UL Denies Student From Graduating

Any student who is involved in any activity that disrupts normal university activities shall be expelled, the University of Liberia has warned. Pictured: UL President Ophelia Inez Weeks.

 Due to fake documents

The President of the University of Liberia (UL), Dr. Ophelia Weeks, has resolved that Melvin Slowbo, who was supposed to be a part of the management department’s graduating class this year, will not be allowed to graduate due to alleged fake documents and his involvement in stealing at the university.

Dr. Weeks made the disclosure over the weekend during an interaction with journalists on the university’s Fendell Campus outside Monrovia. She also revealed plans to augment UL’s online registration and break ground for a US$2.3 million dormitory for 1st and 2nd-year medical students.

“We have arrested a young man, this is not a fake person, but a real person who had fake documents and is a graduate – Melvin Slowbo, who is in the management department of the university and trying to steal from the university,” Dr. Weeks said.

“Melvin will not graduate this year. The investigation showed that it took him less than thirty minutes to get the document and even fake receipts. This young man almost stole from a young lady who gave him her money to go and procesws her registration as well,” she said.

Dr. Weeks said authorities of the university will begin arresting more people who are involved in such criminal acts at the state-run university.

The UL president said the school has planned over the last couple of years to introduce online registration, which a special committee is looking into.

She blamed lack of resources as the obstacle to augmenting online registration at the university.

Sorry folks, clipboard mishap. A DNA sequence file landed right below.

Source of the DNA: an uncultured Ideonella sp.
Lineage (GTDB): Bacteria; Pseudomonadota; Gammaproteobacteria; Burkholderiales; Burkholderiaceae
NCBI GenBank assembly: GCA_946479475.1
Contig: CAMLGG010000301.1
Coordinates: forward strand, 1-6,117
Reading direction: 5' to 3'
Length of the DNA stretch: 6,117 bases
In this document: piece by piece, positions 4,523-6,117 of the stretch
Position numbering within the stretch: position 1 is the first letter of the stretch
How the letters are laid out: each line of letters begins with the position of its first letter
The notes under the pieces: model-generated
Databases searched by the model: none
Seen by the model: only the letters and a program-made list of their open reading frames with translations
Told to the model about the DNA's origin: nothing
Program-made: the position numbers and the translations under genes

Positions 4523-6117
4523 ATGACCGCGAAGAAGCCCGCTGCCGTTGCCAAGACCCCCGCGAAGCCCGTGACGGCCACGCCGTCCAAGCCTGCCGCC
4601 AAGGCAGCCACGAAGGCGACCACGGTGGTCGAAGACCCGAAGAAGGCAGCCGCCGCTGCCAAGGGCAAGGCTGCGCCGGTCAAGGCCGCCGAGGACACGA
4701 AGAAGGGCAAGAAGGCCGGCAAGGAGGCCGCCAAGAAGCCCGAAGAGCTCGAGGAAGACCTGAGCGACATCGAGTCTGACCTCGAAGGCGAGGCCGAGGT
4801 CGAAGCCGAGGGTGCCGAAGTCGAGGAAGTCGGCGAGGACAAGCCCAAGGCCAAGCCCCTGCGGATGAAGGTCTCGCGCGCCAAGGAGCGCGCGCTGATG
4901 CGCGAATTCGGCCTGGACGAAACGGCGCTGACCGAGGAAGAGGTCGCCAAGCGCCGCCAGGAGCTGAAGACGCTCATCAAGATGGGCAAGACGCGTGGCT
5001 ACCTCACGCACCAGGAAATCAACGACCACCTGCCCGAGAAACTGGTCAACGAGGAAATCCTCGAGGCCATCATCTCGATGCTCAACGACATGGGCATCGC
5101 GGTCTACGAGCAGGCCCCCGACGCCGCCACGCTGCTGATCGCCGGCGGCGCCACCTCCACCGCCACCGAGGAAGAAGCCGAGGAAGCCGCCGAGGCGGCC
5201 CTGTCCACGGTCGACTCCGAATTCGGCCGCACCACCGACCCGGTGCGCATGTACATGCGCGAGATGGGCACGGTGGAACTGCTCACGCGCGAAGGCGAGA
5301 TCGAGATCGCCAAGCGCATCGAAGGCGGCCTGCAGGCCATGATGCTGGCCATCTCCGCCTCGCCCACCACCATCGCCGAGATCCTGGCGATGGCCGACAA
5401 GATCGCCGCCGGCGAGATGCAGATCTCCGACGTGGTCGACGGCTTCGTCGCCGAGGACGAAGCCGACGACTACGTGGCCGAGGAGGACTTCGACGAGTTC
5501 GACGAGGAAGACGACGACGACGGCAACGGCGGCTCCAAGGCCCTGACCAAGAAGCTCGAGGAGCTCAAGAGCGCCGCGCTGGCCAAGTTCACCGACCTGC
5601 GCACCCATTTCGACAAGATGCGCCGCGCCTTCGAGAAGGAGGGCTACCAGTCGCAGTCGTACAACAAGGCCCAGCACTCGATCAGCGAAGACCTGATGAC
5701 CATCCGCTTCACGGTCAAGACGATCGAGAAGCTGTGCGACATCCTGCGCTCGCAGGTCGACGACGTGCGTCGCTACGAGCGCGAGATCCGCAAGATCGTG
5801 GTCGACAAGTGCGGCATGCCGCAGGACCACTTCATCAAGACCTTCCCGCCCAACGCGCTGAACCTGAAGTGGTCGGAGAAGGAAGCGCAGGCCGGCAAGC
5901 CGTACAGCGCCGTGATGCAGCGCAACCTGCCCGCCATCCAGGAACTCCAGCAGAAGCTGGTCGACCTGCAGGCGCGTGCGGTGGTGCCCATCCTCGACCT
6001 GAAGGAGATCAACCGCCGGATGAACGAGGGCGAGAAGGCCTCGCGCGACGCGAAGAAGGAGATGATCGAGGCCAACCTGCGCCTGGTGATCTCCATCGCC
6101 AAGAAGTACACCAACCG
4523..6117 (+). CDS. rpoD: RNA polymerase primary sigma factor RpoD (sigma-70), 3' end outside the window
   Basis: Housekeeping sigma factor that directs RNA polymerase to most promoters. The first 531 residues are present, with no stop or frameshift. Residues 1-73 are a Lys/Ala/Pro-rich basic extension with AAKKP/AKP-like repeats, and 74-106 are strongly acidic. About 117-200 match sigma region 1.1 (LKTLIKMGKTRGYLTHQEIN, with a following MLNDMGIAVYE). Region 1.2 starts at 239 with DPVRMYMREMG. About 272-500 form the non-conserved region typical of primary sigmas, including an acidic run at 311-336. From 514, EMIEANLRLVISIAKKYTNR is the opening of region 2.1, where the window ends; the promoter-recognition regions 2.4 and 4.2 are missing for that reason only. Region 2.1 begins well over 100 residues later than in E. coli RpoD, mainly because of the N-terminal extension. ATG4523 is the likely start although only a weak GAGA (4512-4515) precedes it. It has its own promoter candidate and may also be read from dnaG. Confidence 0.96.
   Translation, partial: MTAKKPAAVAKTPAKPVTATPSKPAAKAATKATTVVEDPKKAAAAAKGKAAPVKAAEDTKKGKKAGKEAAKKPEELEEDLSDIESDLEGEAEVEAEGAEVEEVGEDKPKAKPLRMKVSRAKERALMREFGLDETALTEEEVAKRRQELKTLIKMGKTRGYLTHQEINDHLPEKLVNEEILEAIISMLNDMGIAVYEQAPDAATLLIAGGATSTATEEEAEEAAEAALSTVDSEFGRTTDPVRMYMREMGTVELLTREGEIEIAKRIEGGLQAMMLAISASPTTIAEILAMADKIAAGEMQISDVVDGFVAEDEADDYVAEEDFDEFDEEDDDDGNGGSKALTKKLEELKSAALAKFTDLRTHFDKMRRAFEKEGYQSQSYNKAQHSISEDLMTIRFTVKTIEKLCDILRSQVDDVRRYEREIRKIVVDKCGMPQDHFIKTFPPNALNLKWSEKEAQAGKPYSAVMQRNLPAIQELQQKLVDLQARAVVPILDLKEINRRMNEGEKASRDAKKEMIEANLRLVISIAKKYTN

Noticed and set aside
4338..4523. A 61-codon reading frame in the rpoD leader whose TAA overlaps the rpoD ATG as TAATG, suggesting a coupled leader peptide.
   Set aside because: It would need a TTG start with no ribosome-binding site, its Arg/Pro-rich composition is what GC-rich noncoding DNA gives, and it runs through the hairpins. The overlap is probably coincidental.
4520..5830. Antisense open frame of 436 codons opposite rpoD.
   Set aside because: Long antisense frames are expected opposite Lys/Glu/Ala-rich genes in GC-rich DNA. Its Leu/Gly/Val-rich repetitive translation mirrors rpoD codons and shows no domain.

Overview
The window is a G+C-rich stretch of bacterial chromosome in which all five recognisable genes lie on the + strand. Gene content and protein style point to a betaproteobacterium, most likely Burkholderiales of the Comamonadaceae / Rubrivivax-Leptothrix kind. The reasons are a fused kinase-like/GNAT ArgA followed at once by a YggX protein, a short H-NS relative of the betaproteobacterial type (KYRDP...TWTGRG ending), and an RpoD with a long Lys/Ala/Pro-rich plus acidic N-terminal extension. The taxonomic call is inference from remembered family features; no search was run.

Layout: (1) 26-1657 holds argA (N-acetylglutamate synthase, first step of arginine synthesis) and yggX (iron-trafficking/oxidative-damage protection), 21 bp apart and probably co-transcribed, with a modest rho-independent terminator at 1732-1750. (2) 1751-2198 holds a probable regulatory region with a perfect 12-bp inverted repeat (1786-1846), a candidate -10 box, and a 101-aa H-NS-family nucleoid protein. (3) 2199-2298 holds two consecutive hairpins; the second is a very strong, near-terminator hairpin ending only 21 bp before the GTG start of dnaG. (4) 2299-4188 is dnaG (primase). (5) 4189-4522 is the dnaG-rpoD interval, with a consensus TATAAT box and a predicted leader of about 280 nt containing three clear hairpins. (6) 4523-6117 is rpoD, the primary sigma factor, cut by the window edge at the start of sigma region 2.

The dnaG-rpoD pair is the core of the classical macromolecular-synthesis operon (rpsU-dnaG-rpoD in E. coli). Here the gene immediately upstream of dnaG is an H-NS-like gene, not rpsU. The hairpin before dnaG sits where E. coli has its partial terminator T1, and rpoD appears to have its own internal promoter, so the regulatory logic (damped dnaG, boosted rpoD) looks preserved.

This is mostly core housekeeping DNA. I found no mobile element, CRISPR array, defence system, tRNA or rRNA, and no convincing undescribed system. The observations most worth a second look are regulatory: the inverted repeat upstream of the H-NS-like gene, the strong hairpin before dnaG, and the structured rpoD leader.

This year, she said, “We were able to do something new to help ease the registration tension for students.”

She explained,  “We had banks that allowed us to see the registration of students in our system on campus. And the two banks are Ecobank and United Bank of Africa and we are hoping that we will work with other banks in the upcoming years.”

Dr. Weeks said the banks allow students to expedite their registration, instead of going to the campus and waiting for three days.

“This is where a lot of the bottleneck comes about. We will like to have the registration automated; we have a committee that is looking for a company to do that,” she said.

She said it was difficult for students to pay little money and want the system to be like others in Ghana or the United States, which is not possible.

Dr. Weeks said there is a need for the university to revamp ULSU scholarship, which is very close to some of the problems faced by the university.

She said there are people who do not want to see the university operating like universities around the world.

Alvin Worzi is a Liberian journalist with over seven years of professional experience. For the past few years, he has been engaged in covering land issues, security, education, gender related issues, politics, and agriculture. Mr. Worzi is currently the Assistant Secretary General of the Executive Mansion Press Corps (conglomeration of reporters assigned at the Executive Mansion). Mr. Worzi is a member of the Press Union of Liberia.


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